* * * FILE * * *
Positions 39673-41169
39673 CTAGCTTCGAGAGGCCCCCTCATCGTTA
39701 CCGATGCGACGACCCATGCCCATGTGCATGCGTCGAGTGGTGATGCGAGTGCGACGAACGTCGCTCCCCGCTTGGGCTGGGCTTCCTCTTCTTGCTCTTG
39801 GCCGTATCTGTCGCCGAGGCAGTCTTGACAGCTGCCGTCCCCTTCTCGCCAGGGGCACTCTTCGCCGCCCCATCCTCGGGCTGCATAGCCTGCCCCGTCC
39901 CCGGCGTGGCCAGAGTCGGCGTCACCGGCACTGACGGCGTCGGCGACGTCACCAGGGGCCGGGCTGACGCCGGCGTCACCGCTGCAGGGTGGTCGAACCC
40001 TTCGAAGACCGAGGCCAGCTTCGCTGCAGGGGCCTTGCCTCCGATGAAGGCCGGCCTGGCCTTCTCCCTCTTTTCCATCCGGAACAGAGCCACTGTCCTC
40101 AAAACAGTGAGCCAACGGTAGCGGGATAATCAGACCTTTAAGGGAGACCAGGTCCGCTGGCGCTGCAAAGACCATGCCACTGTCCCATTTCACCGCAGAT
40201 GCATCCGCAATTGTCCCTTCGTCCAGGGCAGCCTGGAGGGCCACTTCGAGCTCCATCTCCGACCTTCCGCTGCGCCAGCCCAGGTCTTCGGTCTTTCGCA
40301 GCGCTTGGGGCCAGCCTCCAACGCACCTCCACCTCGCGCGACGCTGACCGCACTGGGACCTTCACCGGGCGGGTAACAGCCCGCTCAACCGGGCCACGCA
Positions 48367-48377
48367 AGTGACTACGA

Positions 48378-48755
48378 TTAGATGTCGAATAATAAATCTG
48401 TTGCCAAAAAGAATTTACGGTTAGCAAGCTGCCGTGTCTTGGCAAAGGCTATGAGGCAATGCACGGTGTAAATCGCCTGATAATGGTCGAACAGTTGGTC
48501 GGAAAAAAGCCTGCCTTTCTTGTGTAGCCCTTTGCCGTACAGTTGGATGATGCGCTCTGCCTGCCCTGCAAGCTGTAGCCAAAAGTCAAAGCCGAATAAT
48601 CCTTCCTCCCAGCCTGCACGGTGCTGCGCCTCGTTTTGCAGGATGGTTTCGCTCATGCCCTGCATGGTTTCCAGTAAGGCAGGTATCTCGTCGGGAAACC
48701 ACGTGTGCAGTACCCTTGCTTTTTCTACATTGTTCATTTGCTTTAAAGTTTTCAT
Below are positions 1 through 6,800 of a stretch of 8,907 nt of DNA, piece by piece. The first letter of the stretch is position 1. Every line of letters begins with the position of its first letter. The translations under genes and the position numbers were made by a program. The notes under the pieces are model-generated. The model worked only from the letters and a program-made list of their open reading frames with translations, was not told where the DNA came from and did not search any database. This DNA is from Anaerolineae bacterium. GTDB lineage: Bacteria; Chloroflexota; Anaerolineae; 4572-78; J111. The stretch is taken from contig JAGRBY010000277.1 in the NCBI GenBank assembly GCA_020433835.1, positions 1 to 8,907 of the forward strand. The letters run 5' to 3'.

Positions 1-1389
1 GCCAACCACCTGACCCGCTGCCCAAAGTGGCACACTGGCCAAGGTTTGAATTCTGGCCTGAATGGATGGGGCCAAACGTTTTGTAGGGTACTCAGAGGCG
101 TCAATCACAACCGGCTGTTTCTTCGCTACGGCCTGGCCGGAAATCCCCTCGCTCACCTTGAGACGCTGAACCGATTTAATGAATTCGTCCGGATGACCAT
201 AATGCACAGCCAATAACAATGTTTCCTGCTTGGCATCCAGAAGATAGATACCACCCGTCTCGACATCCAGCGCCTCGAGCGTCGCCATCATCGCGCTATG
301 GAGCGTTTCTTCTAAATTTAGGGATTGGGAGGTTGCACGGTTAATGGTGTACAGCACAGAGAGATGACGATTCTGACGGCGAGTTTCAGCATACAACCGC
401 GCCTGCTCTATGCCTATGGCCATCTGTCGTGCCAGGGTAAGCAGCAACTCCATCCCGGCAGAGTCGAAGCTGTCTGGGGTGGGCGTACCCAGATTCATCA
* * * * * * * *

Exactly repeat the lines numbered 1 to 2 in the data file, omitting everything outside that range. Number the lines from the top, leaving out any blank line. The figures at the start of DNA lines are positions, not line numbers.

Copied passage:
Positions 39673-41169
39673 CTAGCTTCGAGAGGCCCCCTCATCGTTA